Humans aren’t the only organisms that are evolving with the times; bacteria, too, are passing along genetic material, says the WHO, that increase resistance to antibiotics. But it takes time to screen antibacterial molecules by hand. AI greatly speeds up the process. 

P.S. In case you’re among the worried crowd, know that 50 percent of AI researchers don’t actually think that AI has a 10 percent chance of killing us.

5. We’re moving past the Covid pandemic

In May, the WHO decided that the Covid pandemic was no longer a global health emergency. While the declaration doesn’t alter the reality of continued cases across the globe, it does signal an end to the years of unnatural living with social distancing, lockdowns, and travel restrictions.

And, low- and middle-income countries that were rocked the most by Covid’s economic challenges have on average recovered to pre-pandemic levels of poverty, says the World Bank. This is comforting news after the pandemic “led to an unprecedented reversal of consistent decline in global poverty.”

6. Conservation successes 

The Saiga antelope, which has been living on planet Earth since the Ice Age, has been moved from Critically Endangered to Near Threatened on the Red List, which tracks species’ extinction risk.

The antelope’s return has been primarily in Kazakhstan, where in 2005, populations dropped to a mere 39,000. They now number nearly two million.

But the Saiga antelope is just one of many conservation successes that occurred this year. Halfway through the year, we had already counted over 50 animal comebacks, including of whales, lions, butterflies, and tigers. 

7. The first sample of a deep space object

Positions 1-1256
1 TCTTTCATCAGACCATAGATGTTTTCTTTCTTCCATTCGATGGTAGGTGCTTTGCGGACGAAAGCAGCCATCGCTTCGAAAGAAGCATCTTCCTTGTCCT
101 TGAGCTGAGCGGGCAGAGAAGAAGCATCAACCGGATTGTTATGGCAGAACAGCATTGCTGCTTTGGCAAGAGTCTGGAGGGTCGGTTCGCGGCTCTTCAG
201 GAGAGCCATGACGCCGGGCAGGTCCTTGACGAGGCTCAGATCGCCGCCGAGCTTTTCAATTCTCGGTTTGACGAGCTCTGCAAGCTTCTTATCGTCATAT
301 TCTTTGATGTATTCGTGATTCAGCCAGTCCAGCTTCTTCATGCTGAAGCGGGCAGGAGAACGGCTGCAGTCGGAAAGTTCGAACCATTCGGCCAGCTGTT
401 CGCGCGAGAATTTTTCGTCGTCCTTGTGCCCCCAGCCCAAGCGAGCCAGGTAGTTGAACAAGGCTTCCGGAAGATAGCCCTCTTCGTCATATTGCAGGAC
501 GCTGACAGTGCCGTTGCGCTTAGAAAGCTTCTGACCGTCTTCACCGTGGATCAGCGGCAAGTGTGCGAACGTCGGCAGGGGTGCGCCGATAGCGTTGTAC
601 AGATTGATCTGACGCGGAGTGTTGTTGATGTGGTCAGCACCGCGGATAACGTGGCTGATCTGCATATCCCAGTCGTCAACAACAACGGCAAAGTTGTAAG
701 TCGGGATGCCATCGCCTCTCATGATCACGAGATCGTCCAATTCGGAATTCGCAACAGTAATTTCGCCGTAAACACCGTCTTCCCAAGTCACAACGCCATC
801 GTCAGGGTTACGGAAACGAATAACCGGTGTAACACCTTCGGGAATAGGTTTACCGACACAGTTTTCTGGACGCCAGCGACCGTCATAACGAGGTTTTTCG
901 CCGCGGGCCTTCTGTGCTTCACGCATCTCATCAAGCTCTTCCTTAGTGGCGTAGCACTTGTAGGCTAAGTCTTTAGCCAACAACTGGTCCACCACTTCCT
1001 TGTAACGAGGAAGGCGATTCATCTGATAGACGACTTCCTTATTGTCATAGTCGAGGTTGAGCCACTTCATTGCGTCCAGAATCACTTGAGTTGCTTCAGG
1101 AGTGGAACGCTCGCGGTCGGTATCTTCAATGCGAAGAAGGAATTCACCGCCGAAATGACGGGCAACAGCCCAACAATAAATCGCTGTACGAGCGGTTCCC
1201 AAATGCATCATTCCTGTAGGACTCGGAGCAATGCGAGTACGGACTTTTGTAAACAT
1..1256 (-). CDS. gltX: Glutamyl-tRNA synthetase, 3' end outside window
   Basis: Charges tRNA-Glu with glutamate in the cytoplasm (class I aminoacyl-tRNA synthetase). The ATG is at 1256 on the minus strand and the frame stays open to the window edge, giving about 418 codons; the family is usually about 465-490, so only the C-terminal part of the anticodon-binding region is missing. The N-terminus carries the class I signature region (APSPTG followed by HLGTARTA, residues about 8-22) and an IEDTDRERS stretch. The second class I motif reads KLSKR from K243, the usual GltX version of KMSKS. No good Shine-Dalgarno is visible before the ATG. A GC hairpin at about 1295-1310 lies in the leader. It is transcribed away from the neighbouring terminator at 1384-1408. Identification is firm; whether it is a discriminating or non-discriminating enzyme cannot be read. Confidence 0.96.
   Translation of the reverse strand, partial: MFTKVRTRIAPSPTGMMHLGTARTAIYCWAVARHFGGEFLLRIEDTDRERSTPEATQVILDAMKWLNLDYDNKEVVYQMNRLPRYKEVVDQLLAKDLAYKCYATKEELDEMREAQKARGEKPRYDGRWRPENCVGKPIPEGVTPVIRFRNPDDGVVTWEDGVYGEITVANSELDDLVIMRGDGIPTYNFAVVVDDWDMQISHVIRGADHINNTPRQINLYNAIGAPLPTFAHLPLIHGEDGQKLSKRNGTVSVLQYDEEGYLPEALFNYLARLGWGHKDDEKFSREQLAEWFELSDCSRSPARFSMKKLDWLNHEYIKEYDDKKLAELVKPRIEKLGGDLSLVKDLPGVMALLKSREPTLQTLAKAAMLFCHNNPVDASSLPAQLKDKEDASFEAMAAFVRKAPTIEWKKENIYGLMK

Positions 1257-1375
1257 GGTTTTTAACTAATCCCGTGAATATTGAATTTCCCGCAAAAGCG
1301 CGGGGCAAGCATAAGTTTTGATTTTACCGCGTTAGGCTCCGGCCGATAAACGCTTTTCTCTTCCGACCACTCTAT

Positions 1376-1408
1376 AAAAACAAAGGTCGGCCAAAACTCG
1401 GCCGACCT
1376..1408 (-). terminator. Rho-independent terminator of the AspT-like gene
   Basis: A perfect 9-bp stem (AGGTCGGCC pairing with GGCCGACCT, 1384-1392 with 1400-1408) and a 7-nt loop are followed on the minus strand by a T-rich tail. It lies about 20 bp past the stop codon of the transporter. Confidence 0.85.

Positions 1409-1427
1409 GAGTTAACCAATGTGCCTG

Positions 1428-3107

Why is planet Earth habitable? The answer, say scientists, may lie on asteroids like Bennu, four billion miles away from us. After seven years in deep space, this fall, material scooped off the asteroid was successfully returned to NASA, so it could be studied for the first time.

Four sides of asteroid Bennu
Four views of asteroid Bennu along with a corresponding global mosaic | Photo: NASA/Goddard/University Of Arizona

NASA confirmed the sample “show[s] evidence of high-carbon content and water, which together could indicate the building blocks of life on Earth may be found in the rock.” Scientists think that billions of years ago, asteroids may have delivered the material that eventually resulted in Earth’s air, water, and life forms.

8. Investigation: There is no sixth mass extinction going on

Have half of all the earth’s species really gone extinct? The Progress Network and Warp News teamed up this year to fund an investigation into claims that we’re going through a sixth mass extinction. What reporter Anders Bolling uncovered, however, is that scientific research of a mass extinction uses theoretical models of insects and even smaller organisms—numbers that are impossible to verify.

Among larger species, population numbers vary by region. On the whole, however, humans are far more concerned about, and better equipped to deal with, biodiversity efforts now than in the past.

9. The year in newsletters and podcasts: Poverty on its way out, green energy in

There are ongoing, sweeping changes that are so slow-moving that they are lost beneath the shuffle of a fast-paced news cycle. We covered many of these this year in this newsletter and on our podcast.

We have cut global AIDS-related deaths by over half in the past two decades, for example. Child mortality rates all over the world continue to fall, as well as poverty rates.